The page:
Figure 1. Trusted Digital Web Glossary (TDW Glossary): Self-Sovereign Identity (SSI) User Scenarios: Erin Buys a Car in Sovronia (3 User Scenarios)

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Healthcare Claim Processing User Scenario

Figure 1. Healthcare Claim Data Flow

Related References

  1. Here in Alberta, a province-wide digital ID (MyAlberta Digital ID) is being rolled to to each citizen (https://account.alberta.ca/available-services).
  2. The MyAlberta Digital ID will used to access and manage all Alberta Health Services (https://myhealth.alberta.ca/myhealthrecords) including vaccination records.
  3. MyAHS Connect Frequently Asked Questions (https://myahsconnect.albertahealthservices.ca/MyChartPRD/Authentication/Login?mode=stdfile&option=faq)

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DIF SDS/CS WG: CS Refactoring Proposal 0.2 – March 24, 2021

Contents

  1. Latest Version of the Proposal (0.2 – March 24, 2021)
  2. Agent-Hub-EDV Architecture Reference Model (AHE-ARM) 0.1
  3. Transcription of Selected Parts of the DIF SDS/CS March 11, 2021 Zoom Call
  4. OSI Stack Proposal for Confidential Storage Specification

1. Latest Version of the Proposal (0.2 – March 24, 2021)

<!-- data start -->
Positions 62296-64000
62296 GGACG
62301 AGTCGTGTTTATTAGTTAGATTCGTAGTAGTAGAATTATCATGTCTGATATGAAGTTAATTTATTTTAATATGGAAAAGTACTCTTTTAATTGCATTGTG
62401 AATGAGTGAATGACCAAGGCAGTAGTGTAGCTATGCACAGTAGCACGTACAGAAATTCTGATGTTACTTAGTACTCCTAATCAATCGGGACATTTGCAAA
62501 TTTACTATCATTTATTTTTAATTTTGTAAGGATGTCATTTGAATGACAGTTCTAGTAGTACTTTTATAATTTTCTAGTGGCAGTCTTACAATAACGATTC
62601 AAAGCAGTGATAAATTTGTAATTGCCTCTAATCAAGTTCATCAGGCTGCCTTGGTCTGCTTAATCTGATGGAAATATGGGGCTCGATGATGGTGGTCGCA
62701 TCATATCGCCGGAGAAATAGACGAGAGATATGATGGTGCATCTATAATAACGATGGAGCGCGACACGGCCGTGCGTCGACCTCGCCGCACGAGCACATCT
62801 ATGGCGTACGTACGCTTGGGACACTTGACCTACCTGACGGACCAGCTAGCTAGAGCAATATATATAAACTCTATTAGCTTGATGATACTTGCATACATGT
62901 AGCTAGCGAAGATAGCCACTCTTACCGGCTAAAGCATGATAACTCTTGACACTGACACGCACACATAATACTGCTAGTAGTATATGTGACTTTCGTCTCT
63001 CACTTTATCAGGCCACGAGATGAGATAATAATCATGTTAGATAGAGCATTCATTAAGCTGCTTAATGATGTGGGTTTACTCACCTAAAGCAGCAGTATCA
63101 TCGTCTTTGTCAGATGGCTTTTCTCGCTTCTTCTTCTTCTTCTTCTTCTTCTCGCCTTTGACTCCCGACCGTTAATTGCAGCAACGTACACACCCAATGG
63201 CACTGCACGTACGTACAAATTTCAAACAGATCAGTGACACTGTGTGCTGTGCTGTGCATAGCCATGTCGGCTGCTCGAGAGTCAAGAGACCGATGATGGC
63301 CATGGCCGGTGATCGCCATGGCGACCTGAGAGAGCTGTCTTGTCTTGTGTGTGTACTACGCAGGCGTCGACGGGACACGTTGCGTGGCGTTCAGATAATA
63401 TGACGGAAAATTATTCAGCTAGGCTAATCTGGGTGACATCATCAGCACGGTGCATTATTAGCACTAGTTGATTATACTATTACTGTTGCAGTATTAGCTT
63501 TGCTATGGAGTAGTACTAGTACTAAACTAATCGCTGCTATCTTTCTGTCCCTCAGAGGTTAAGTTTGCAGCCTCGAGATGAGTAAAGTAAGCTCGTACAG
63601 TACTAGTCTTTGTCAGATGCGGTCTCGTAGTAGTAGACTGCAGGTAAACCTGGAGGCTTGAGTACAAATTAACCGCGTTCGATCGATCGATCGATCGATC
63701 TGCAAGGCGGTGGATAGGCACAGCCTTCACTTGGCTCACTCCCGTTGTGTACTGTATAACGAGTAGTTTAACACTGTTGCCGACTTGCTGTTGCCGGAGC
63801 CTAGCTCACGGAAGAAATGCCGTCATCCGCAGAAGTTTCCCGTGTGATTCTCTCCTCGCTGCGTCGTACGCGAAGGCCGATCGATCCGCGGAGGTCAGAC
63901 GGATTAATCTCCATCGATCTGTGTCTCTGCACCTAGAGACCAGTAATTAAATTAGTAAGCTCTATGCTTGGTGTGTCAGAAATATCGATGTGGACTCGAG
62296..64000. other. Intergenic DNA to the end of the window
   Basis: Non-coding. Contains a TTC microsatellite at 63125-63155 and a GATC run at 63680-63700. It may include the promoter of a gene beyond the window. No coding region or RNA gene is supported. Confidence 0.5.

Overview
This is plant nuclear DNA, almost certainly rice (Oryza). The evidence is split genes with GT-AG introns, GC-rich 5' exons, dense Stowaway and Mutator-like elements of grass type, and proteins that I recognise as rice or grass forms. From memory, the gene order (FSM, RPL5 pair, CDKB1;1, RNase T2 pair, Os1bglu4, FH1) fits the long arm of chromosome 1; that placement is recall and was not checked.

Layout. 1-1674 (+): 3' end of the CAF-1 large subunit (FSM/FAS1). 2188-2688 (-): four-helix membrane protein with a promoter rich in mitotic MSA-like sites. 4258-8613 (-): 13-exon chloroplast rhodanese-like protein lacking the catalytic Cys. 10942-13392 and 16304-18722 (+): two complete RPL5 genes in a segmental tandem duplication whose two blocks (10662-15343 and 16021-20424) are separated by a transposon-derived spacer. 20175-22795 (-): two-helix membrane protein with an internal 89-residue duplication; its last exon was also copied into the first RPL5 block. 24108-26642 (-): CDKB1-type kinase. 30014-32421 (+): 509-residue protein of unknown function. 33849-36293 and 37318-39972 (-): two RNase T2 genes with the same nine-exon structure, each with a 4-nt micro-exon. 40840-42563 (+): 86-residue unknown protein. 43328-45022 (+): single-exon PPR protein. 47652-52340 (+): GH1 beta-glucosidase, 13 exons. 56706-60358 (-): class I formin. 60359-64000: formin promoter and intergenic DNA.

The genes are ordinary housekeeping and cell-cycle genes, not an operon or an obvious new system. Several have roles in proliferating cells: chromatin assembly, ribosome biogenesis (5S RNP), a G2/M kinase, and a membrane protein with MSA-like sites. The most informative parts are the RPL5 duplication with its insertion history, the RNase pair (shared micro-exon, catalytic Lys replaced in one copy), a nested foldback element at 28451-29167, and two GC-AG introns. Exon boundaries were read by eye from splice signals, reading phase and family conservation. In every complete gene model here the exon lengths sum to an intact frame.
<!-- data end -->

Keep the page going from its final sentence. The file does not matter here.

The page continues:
From: Michael Herman (Trusted Digital Web) <mwherman@parallelspace.net>
Sent: March 24, 2021 4:14 PM
To: sds-wg@lists.identity.foundation; Adam Stallard <adam.stallard@gmail.com>; Daniel Buchner (Personal) (danieljb2@gmail.com) <danieljb2@gmail.com>; Manu Sporny (msporny@digitalbazaar.com) <msporny@digitalbazaar.com>; Dmitri Zagidulin (dzagidulin@gmail.com) <dzagidulin@gmail.com>
Cc: sds-wg@dif.groups.io; Credentials Community Group <public-credentials@w3.org>; Daniel Buchner <daniel.buchner@microsoft.com>; Chris Were (chris@verida.io) <chris@verida.io>; Orie Steele (orie@transmute.industries) <orie@transmute.industries>
Subject: PROPOSAL: Confidential Storage Specification Refactoring 0.2 – March 24, 2021 – updated from version 0.1

PROPOSAL: Confidential Storage Specification Refactoring 0.2 – March 24, 2021

Based on the March 11 Zoom discussion where we worked hard to discern the differences between Agents, Hubs, and EDVs (and I believe were largely successful IMO), I’ve like to propose to the SDS/CS WG that we refactor the current Confidential Storage specification into 3 separable parts/specifications.  I also present a high-level roadmap (simple ordering) for how the WG might proceed if this refactoring is accepted (or at least, if the first part/first new specification is accepted).

Version 0.2 adds some comments about inter-specification and specification version dependencies.

Separable Part 1: Factor the current EDV-related components of the current Confidential Specification into its own specification document. This document would be a ZCAP/HTTP-specific specification document for EDVs. I also propose that the title of this specification document clearly reflect that orientation.  For example, the proposed title for this specification document is: EDV Specification 1.0: ZCAP/HTTP Data Vault Storage.